Hahn, T.; L. Schultz; C. Folke; and P. Olsson. 2008. Social Networks as Sources of Resilience in Social-Ecological Systems. In: J. Norberg and G. S. Cumming (eds.). Complexity theory for a sustainable future. New York: Columbia University Press. 119-148 p. This chapter of the book "Complexity theory for a sustainable future", the authors relate the study and management of social networks in processes of adaptive co-management of SES, and in building resilience at both the ecosystem and the social system dimensions. Using a case study from southern Sweden (Kristiantads Vattenrike), the authors show the role of multileveled social networks for generating visions and ecological knowledge and connecting this to management and governance of SES. They focus on three main topics that connect stakeholders in different scales: motivations, values and vision; investing in local context adaptive co-management of ecosystems; and navigating the larger environment. Extreme reliance on one or few key persons (nodes) may indicate vulnerability in a process or project for ecosystem management. Therefore, there is need to invest in social capital in the weak ties to bridge the interests of diverse stakeholder groups. Also, the formalization and institutionalization of some actions in the co-management process may reduce vulnerability in case key persons leave the network. The authors conclude that social network studies for resilience of SES are important tools in knowledge generation, mobilizing people, identifying common interests, staring projects and providing feedback.
Christakis NA, Fowler JH (2009) Connected: The Surprising Power of Our Social Networks and How They Shape Our Lives (Little Brown, New York). Christakis, a physician, and Fowler, a political scientist, are well known for their academic articles showing that obesity, smoking, and happiness can spread through social networks like contagions or epidemics. In Connected, the authors describe the powerful ways in which social networks shape society and individual human livelihoods. The authors discuss a wide assortment of phenomena, including the physical properties of human waves at sporting events, why emotions and suicides are contagious, and how social groups influence the spread of financial scams, voting behavior, and romantic relationships. This book makes use of a large set of longitudinal data to establish its claims that Millgram’s six degrees of separation can actually be understood in terms of three degrees of influence, an idea that is very controversial in the scholarly world.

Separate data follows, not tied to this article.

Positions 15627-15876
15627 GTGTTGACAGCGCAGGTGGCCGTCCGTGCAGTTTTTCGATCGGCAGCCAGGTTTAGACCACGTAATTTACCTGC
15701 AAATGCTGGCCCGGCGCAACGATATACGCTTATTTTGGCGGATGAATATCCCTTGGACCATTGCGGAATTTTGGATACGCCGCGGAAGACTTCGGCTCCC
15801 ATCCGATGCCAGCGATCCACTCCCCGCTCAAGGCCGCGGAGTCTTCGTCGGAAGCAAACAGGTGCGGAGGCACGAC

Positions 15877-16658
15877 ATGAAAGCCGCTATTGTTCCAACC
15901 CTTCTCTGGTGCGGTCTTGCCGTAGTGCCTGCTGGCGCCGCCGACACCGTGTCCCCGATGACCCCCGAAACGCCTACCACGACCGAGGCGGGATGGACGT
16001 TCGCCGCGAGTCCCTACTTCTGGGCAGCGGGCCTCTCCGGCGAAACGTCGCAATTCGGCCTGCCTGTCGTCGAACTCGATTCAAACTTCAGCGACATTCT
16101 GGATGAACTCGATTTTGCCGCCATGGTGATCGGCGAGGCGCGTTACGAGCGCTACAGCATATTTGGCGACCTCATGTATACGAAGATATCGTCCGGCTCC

Summary of discussion
Seminar was opened with a reading from Christakis and Fowler (2009) on bucket brigades, and how the metaphor of a superogranism might help us to understand the concept of the emergent properties and nested hierarchies. UCINET, perhaps the most common software used for analyzing whole social networks, was then introduced to the class to best explain some of the concepts in the readings and in previous discussions. There were many questions from the group relating to what exactly the visualizations in NetDraw, a offshoot of UCINET, depict. We then dove into the readings, and there were a number of questions relating to how useful SNA is to understanding ecological networks and vice-versa. The Palla et al. (2007) article was pointed to as perhaps the best bridge for the two, but much of the seminar was devoted to deciphering Bascompte, and indeed how ecological networks operate differently. A back and forth ensued over how resilience thinking might be used to bridge the social and ecological networks, and the Hahn et al. (2008) chapter was cited as an example, though not without its own problems. Many questions abounded about the scale, weight, and initial energy of networks, and how best to bound these. Segue into next week’s dicussion: adaptive management.